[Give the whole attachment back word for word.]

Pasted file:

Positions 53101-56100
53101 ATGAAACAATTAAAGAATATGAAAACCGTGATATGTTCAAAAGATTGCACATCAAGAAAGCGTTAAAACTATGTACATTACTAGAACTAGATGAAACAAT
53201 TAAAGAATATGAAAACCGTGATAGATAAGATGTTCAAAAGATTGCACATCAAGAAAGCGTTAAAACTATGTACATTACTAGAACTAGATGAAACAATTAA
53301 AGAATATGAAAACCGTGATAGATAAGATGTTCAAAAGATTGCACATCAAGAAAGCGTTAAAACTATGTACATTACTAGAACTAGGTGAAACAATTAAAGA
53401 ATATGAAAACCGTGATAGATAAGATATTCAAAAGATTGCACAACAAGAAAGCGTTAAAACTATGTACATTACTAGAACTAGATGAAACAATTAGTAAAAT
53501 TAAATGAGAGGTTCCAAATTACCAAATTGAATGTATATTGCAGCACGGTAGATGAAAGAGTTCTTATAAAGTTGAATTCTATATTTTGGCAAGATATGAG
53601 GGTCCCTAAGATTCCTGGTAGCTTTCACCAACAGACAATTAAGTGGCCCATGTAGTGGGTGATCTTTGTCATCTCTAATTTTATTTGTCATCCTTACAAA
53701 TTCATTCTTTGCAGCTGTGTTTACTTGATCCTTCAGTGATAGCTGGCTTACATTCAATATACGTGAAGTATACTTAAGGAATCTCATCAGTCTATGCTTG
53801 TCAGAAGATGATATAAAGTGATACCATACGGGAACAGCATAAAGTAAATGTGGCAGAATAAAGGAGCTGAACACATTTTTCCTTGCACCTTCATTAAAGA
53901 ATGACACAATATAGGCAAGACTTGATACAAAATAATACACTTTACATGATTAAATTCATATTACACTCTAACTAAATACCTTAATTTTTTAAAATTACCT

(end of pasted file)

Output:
Positions 53101-56100
53101 ATGAAACAATTAAAGAATATGAAAACCGTGATATGTTCAAAAGATTGCACATCAAGAAAGCGTTAAAACTATGTACATTACTAGAACTAGATGAAACAAT
53201 TAAAGAATATGAAAACCGTGATAGATAAGATGTTCAAAAGATTGCACATCAAGAAAGCGTTAAAACTATGTACATTACTAGAACTAGATGAAACAATTAA
53301 AGAATATGAAAACCGTGATAGATAAGATGTTCAAAAGATTGCACATCAAGAAAGCGTTAAAACTATGTACATTACTAGAACTAGGTGAAACAATTAAAGA
53401 ATATGAAAACCGTGATAGATAAGATATTCAAAAGATTGCACAACAAGAAAGCGTTAAAACTATGTACATTACTAGAACTAGATGAAACAATTAGTAAAAT
53501 TAAATGAGAGGTTCCAAATTACCAAATTGAATGTATATTGCAGCACGGTAGATGAAAGAGTTCTTATAAAGTTGAATTCTATATTTTGGCAAGATATGAG
53601 GGTCCCTAAGATTCCTGGTAGCTTTCACCAACAGACAATTAAGTGGCCCATGTAGTGGGTGATCTTTGTCATCTCTAATTTTATTTGTCATCCTTACAAA
53701 TTCATTCTTTGCAGCTGTGTTTACTTGATCCTTCAGTGATAGCTGGCTTACATTCAATATACGTGAAGTATACTTAAGGAATCTCATCAGTCTATGCTTG
53801 TCAGAAGATGATATAAAGTGATACCATACGGGAACAGCATAAAGTAAATGTGGCAGAATAAAGGAGCTGAACACATTTTTCCTTGCACCTTCATTAAAGA
53901 ATGACACAATATAGGCAAGACTTGATACAAAATAATACACTTTACATGATTAAATTCATATTACACTCTAACTAAATACCTTAATTTTTTAAAATTACCT